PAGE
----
Advanced Exposure

Since meters in general average a given scene, the big compromise is that most scenes are not average. While the exposure may be OK, it can probably be better. There are several things that can help make this happen. They require some testing, and some careful observation, but are worth it.

Some things to keep in mind are first, that meters do average, and what they average for is middle grey. Second, that ASA/ISO ratings and film development times are really recommendations, and your results may vary. The variance can be caused by many factors: the meter itself, how you process the film (such as how it is agitated), the camera shutter's accuracy, the thermometer that you use. Because of these variations, consistency is very important. Third, different film/developer combinations will give different results.

Because of the above, using a single film/developer combination, and being very consistent with processing, allows you to observe and make reasonable judgements on what is happening with the negative. Exposure controls density. Consistently thin negatives can be caused by a meter that reads too high or a shutter that operates too fast. This can be corrected by using a lower ASA/ISO. Consistently dense negatives can be corrected by using a higher ASA/ISO.

Development controls contrast, while exposure controls density. the saying is "Expose for the shadows, develop for the highlights". Consistently flat negatives can be corrected by either increasing the development time, or reducing the development dilution. Consistently contrasty negatives can be corrected by the opposite: reduced development time or increasing the developer dilution. Both of these can be tested, to get more accurate, empirical data. Again, the tests are for a single film/developer combination.

Zone System

The Zone System may seem quite intimidating to a beginner, but it simplifies talking about tonality by breaking it down into distinctive levels, or zones. The system uses either nine or ten zones (depending on the particular source). With ten zones, values are numbered from 0 to IX. (The zone numbers are universally capital roman numerals).

Each zone represents a one-stop difference in tone. The zones refer to both paper and print values, with the density reversed from one to the other. So Zone 0 for paper defines maximum density, the maximum black the paper can produce, while on the negative it is no density, or clear.

The Zones
0Maximum black a paper can produce. For film, it is the film base plus fog, or the most transparent part of the film.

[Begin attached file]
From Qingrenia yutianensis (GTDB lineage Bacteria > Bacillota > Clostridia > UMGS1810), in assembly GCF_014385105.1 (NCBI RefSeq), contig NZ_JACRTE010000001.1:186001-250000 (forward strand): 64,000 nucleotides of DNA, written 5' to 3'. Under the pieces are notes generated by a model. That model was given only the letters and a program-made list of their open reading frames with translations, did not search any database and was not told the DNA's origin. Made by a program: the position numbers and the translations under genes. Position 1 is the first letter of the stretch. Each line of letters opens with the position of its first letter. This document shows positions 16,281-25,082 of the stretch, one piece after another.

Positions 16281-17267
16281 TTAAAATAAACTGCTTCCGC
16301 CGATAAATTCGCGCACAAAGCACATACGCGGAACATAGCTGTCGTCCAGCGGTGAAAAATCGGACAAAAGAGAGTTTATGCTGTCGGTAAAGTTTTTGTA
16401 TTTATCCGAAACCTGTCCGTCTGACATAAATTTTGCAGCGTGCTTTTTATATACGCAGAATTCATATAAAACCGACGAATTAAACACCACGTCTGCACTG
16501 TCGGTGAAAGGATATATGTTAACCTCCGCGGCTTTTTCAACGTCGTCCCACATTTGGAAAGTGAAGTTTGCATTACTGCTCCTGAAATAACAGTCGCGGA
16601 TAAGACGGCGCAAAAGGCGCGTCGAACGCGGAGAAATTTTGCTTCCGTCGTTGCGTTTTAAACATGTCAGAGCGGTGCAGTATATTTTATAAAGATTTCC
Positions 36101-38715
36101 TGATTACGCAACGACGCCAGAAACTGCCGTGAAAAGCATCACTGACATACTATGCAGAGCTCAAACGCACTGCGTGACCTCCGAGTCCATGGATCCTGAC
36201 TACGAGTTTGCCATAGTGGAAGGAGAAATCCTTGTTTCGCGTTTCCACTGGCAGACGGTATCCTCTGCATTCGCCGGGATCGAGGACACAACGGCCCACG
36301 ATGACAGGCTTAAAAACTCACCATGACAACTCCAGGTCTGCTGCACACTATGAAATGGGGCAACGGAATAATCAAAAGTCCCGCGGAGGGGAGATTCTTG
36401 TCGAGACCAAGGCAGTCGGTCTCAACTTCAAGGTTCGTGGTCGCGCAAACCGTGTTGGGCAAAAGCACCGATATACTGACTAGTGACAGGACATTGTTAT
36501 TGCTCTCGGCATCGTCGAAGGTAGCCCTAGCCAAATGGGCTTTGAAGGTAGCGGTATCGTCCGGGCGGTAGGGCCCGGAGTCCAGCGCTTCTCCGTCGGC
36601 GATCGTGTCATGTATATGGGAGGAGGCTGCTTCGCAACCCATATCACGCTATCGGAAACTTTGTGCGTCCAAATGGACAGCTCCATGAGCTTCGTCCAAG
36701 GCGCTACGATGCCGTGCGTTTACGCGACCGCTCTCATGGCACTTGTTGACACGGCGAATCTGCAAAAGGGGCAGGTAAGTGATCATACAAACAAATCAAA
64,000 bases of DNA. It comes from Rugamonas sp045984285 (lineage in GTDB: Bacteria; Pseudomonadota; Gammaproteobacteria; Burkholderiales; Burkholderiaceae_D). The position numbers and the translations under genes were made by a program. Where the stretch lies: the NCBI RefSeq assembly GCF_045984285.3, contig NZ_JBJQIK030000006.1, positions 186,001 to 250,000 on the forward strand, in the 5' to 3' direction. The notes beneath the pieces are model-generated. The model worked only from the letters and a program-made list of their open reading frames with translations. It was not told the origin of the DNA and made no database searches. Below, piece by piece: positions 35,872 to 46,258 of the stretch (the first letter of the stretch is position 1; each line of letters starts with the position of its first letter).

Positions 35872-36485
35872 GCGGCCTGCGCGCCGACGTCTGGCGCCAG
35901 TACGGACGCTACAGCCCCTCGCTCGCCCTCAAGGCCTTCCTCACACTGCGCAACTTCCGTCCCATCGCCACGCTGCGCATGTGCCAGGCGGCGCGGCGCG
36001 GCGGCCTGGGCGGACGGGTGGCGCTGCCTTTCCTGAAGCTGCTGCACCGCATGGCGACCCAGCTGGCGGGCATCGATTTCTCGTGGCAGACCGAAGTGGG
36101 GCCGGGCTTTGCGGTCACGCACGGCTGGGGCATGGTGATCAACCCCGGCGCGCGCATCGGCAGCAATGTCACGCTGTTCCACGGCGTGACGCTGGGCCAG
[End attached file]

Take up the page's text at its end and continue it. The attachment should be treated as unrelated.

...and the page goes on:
INearly as black as 0 on paper. Usually the only way to tell the difference is a side-by-side comparison. Same on film. A slight density change over 0, but no texture or detail.
IISlightly textured black on paper. The first indication of anything but a void. Usually what actually black objects should be printed at.
IIIA very key zone, III defines dark with detail. The darkest areas where detail and texture is fully defined. The easiest place to see Zone III is shadowed foliage.
IVLight shadow, dark skin.
VThe second key zone, Zone V is middle or neutral grey, defined as 18% reflectance. This is the tone meters read for. Grass in light, weathered wood.
VISounds odd, but Zone VI is a dark highlight. Caucasian skin in light. Bare concrete in bright sunlight.
VIIThe third key zone, Zone VII is white with detail. The brightest area that shows full detail and texture. Zone VII defines significant highlights.
VIIIThe last highlight area that shows texture. Well-lit white objects, highlights that should have texture are rendered in Zone VIII.
IXA highlight with just a hint of tone. The light companion to Zone I. Zone IX is often what is sought at the frame edge with a bright sky. Just a hint of tone to define the edge.
XFull paper white, maximum film density.

The zones are often divided into dark, or black, Zones 0-II, textured, Zones II-VII, and bright or white, Zones VII-X. The majority of most images should fall in the textured zones, with the blacks and whites providing contrast.

Becoming fluent with what values zones represent will make looking at and judging images more objective. Not all images require all zones, but most will. Spreading the tones of an image across more zones makes for an image that becomes more interesting to look at, luminous rather than flat or contrasty.


Previsualization refers to a technique of envisioning how a scene will look as a print, before it is even recorded on film. It involves examining a scene and deciding or determining what a particular value should look like, what zone it represents. This gives you the beginning of a plan on how to approach the subject, first with the exposure, then through processing the film and printing the image.


Placement uses careful metering to ensure shadow detail. Exposure controls the density of the film. This becomes readily apparent when looking a the thin shadow areas. You cannot print what is not there, so those shadow areas require a reasonable amount of detail, or they become dead zones in the print.

Dark with detail, the darkest zone with full detail, is Zone III. This is two stops less than Zone V, or medium grey, which is what your meter meters for. To ensure proper detail, we place the significant shadows of a scene into Zone III. To do this, you meter the shadow area only. Fill the viewfinder. You can additionally throw the image way out of focus, which will even out the values more. Take a meter reading. Set your exposure for two stops less than that reading, recompose, and take the exposure. You significant shadows should now have Zone III density when processed.

Film Speed (ASA/ISO) Test

There are very detailed methods for test your film speed, as detailed in Chris Johnson's The Practical Zone System or Lambrecht and Woodhouse's Way Beyond Monochrome. It is relatively easy to do a version of the test that does not require a massive amount of work.

The general procedure is to make a series of exposures of an easily readable scene, using the ASA/ISO setting to bracket. Then make a series of prints from these negatives, all using the same enlarger settings (see Paper Black Test below), then evaluate the results.